By Lorie Murdock
Although retirees in one of the smallest, most remote countries in Europe have plenty of recreational activities to keep them busy, many aged 60-plus also choose to work.
As well as golfing, fishing, hiking, socializing in outdoor thermal pools or travelling, more than half of Icelanders between the ages of 60 and 70 are still on the job. About one in five 65 and older earns a paycheque past 70.
For the average worker, pension payments are calculated based on retirement at age 67, but employees can start collecting payments — and settle for less — if they choose to retire at 65; at 70, they’ll get more.
Retirement income is based on three pillars: tax-financed public pension schemes, occupational pension schemes and voluntary private pension funds.
The occupational plan requires employees to contribute 4% of their salary until age 70; the employer puts in 8% — more for public workers and in some industries. Those who pay 2% into a private fund receive an equal amount contributed by their company.
Thorvardur Gunnarsson, managing partner and CEO at Deloitte’s Reykjavík office, says that although the official retirement age is 62, most of the staff continue working for five more years, but in a more limited role.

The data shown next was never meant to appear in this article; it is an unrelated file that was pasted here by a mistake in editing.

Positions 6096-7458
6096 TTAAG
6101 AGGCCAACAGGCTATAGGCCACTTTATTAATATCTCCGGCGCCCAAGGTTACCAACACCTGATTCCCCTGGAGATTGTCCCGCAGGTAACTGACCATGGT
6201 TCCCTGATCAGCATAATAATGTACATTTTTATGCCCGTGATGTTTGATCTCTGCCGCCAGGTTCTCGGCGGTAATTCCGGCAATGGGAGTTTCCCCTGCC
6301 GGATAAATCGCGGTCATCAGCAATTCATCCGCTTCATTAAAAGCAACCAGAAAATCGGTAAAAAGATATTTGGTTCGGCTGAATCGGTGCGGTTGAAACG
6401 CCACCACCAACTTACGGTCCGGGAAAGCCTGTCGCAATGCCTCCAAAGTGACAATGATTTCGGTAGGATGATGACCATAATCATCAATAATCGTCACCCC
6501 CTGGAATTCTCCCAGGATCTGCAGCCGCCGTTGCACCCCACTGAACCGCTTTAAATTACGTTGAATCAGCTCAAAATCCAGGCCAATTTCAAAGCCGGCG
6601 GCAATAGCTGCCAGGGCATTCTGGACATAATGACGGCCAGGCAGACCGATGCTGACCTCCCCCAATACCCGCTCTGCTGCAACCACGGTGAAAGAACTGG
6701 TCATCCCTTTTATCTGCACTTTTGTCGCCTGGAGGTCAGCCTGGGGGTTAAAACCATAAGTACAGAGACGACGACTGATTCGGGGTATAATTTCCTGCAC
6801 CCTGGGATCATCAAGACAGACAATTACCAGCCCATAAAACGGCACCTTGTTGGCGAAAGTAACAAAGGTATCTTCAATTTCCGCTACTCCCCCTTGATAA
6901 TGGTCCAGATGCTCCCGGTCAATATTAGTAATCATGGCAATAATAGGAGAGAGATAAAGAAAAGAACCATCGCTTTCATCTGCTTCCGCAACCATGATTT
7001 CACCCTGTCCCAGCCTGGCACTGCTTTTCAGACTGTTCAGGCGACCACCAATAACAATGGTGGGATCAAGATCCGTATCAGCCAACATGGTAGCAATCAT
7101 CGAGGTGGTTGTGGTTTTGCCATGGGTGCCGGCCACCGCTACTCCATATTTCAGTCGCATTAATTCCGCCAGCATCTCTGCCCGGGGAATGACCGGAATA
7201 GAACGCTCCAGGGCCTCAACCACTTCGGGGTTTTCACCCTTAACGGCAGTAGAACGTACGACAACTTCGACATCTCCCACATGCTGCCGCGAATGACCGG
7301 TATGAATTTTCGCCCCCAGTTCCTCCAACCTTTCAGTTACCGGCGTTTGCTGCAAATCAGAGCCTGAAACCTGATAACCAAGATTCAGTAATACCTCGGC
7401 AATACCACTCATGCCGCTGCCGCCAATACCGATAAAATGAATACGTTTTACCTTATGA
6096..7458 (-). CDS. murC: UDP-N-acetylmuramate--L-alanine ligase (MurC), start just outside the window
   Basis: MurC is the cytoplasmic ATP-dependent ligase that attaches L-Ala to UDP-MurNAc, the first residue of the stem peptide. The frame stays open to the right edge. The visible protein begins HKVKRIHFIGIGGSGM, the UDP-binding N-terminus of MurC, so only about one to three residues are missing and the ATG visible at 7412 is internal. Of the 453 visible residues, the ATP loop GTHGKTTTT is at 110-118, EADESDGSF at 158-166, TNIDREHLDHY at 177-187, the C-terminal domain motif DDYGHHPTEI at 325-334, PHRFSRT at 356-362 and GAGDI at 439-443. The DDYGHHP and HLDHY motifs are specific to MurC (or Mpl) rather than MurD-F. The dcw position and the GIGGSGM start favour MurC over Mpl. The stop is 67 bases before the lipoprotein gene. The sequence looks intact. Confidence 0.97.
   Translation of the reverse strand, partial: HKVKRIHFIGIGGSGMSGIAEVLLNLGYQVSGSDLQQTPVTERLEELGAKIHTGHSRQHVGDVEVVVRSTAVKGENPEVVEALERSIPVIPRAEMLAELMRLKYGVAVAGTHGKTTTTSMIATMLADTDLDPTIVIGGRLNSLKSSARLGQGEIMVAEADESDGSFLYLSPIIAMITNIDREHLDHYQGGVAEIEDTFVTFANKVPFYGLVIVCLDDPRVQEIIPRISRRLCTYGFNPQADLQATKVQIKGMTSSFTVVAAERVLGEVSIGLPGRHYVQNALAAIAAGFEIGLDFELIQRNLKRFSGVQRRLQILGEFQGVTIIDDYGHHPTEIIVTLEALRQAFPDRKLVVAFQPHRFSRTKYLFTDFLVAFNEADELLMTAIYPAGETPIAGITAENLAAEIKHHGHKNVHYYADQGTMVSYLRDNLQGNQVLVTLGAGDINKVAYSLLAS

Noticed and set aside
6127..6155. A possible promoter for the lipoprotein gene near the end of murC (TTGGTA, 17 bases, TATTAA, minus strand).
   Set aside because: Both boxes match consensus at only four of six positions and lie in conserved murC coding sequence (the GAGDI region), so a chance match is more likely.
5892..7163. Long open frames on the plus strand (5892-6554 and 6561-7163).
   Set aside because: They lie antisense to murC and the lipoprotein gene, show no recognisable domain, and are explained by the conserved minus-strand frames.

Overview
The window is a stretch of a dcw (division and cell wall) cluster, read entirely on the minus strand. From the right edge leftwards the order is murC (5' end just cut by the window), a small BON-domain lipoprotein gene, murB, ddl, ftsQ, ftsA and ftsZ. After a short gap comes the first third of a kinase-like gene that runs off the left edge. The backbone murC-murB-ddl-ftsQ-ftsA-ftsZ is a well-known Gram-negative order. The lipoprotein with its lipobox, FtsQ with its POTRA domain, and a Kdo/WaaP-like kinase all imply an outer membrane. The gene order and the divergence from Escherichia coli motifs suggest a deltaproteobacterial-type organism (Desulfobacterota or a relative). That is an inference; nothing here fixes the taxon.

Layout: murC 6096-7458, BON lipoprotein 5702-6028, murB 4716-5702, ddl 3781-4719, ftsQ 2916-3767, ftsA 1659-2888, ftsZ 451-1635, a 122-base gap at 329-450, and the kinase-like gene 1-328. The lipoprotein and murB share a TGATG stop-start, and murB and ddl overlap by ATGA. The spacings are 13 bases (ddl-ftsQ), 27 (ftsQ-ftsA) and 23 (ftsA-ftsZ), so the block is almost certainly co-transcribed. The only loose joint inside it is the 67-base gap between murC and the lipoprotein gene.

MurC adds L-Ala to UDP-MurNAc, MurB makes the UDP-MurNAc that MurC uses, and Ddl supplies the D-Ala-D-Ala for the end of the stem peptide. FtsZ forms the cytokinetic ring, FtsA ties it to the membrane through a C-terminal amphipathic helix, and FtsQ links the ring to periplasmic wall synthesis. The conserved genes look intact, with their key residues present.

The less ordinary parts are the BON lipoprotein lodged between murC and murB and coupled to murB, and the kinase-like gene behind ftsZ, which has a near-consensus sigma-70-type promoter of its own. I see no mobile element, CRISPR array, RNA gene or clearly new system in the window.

“[Staff] typically get 50% to 60% of their salary per month from the pension funds, depending on how much their contributions to the pension fund system have been,” he says. Gunnarsson had planned to retire at age 62 in 2016, but the 2008 financial collapse took its toll on his savings and pension funds. “My plan now is to leave the firm where I’ve worked for 38 years and pursue a second career. When you think about it, 62 is pretty early to stop working when you’re in good health.”
Recent rules that can cut up to 60% in pension payments for extra-income earners, however, may tarnish workplace longevity. Extra earnings above 140,000 krona (approximately $1,093.40) a year can reduce pension payments.
This article was originally published in the April 2013 issue of CAmagazine.